Or what is the two-stage stepped-up starter I've heard about? Is that an option, and if so, what does it involve?


1)      Convoluted Counterflow Chiller, bought new in Sept 2008. Used regularly until April 2010, carefully cleaned with PBW after every use, in very good shape. Original price $155.00 from MoreBeer. Asking around $80-$100. (This item is now $189 from MoreBeer)

2)      March Pump 809HS with switched power cord, bought new Jan 2009. Used regularly until April 2010, carefully cleaned with PBW after every use, in good shape. Original price $140.99 from Northern Brewer. Asking around $80-$100.

3)      25ft Stainless Steel Immersion Chiller, 3/8” diameter, bought new Sept 2009, never used. Original price $53.95 from Midwest. Asking $20-$30.

I will pay ground shipping to continental USA. You can also pick them up if you are in the Hudson Valley area of New York. If anyone is interested PM me or post in this thread. Payment options are flexible and can be discussed.
I switched to a monster immersion chiller (50ft x ½”) with a pond pump pumping 33F water through it and get much better chill performance. After sitting on these items for almost year, it’s time to move them on.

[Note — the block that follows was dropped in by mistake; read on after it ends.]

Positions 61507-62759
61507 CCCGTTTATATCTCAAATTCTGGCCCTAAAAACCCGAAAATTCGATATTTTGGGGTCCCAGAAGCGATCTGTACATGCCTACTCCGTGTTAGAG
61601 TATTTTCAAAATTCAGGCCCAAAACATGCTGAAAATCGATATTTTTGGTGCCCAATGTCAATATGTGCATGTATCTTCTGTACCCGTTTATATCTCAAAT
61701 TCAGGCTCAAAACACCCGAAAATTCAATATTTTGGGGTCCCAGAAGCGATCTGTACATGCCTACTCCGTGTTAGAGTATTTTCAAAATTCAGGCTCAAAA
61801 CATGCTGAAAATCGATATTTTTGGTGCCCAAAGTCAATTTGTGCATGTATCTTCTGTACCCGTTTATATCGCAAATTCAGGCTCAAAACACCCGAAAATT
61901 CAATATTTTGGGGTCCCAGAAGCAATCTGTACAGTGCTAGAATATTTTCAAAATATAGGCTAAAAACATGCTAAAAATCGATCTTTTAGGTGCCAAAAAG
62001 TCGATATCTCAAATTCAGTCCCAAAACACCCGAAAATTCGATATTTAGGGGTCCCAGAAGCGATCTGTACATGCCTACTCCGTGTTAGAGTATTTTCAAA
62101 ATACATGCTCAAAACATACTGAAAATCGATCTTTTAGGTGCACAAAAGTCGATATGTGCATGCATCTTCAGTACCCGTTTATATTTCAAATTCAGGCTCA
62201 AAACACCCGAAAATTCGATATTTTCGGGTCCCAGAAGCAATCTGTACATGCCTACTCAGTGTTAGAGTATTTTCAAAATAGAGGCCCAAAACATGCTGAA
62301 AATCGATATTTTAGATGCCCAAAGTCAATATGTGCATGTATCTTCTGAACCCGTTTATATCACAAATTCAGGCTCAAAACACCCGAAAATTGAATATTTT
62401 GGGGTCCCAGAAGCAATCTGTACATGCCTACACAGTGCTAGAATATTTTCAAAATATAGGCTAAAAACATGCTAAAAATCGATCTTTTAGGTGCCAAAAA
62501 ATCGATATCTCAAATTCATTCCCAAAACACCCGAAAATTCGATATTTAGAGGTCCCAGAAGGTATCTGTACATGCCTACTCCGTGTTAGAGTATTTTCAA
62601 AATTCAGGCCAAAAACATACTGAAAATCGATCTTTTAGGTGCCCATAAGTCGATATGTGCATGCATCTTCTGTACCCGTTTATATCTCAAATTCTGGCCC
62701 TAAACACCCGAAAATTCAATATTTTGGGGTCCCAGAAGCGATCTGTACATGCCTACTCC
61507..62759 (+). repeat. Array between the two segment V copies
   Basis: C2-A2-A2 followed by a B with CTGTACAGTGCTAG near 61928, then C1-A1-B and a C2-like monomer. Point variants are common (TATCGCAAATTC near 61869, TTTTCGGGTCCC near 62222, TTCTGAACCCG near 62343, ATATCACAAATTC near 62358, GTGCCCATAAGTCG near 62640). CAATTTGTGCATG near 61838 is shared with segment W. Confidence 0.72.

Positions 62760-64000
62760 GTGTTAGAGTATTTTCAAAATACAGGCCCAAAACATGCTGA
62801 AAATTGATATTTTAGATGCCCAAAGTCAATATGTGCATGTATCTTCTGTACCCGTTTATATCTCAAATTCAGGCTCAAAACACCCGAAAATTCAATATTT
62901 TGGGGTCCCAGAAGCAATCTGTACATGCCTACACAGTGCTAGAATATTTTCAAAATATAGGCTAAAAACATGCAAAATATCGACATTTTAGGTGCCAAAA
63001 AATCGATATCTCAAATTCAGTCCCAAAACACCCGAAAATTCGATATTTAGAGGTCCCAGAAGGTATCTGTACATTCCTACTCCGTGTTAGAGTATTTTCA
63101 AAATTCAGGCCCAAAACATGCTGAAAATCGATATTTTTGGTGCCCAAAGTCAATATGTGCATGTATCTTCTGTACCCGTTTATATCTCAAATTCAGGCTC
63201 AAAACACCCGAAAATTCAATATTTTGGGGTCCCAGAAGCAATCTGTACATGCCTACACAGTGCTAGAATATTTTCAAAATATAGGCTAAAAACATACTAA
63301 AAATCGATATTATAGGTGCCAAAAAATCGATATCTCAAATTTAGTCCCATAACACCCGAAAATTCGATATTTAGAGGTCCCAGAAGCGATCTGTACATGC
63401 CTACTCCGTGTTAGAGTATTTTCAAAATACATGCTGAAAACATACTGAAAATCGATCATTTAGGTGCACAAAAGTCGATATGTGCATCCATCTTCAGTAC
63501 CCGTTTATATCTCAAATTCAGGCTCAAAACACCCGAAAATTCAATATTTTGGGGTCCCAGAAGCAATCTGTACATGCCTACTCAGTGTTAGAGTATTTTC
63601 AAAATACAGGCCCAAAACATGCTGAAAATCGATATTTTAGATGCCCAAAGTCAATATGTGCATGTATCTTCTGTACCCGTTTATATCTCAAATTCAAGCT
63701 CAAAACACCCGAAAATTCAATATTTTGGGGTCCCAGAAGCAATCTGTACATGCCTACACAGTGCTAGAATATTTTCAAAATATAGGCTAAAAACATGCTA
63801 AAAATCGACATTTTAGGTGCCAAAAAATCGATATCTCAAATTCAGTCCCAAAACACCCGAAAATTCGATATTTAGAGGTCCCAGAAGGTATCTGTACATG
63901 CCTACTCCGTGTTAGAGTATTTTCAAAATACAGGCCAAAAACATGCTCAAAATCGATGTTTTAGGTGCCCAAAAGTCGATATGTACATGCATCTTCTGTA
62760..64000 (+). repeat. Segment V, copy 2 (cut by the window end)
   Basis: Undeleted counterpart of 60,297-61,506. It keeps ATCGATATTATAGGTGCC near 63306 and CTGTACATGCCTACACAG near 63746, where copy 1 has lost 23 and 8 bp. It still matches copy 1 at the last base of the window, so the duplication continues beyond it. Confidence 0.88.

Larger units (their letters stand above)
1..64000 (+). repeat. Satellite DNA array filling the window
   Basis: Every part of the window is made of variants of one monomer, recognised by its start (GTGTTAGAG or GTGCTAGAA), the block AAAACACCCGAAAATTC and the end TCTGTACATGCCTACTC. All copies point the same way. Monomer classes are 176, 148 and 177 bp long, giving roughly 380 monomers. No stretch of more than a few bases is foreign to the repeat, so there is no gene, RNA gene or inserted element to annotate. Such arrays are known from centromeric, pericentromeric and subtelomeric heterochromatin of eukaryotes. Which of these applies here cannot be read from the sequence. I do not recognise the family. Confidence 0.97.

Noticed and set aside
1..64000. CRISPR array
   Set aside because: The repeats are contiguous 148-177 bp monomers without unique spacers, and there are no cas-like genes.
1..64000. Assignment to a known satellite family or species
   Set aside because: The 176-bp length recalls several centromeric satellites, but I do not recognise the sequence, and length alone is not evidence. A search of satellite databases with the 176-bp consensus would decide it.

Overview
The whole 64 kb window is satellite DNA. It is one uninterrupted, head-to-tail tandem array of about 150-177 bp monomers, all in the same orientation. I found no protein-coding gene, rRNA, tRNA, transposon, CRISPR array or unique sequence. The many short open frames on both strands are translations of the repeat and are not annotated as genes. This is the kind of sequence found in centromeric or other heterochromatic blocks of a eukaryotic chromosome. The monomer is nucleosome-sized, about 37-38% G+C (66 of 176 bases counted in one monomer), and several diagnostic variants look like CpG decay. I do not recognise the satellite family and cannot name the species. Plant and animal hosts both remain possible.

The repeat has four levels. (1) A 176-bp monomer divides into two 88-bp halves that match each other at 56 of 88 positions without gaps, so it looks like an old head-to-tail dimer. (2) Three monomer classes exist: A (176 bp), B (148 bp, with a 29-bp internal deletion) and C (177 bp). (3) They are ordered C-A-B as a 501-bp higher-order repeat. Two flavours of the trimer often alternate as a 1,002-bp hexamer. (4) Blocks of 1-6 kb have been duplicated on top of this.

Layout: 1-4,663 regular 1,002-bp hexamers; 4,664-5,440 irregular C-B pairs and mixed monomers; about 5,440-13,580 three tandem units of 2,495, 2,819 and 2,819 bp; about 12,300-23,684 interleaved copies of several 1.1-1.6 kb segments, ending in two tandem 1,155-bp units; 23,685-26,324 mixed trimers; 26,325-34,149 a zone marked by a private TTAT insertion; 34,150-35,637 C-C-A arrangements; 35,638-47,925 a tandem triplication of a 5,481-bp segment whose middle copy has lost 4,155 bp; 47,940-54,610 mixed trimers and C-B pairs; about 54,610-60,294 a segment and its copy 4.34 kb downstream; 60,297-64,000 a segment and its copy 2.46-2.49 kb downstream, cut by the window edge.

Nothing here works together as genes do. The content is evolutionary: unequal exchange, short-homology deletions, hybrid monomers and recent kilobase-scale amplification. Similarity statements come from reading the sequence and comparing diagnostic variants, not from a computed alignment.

All Grain Brewing / Re: when to check pH of mash
« on: January 27, 2011, 09:05:45 AM »
thanks everyone. seems like we've reached a consensus!  (kinda rare for the forum, I know....  ;)  )

I know you're making a joke but, in fact, one thing that seems to set this forum apart from lots of the other homebrew forums is that fact that consensus is often reached.  And the tone here just seems more civil even when consensus isn't reached.

+1 and amen to that

All Grain Brewing / Re: when to check pH of mash
« on: January 27, 2011, 06:59:00 AM »
thanks everyone. seems like we've reached a consensus!  (kinda rare for the forum, I know....  ;)  )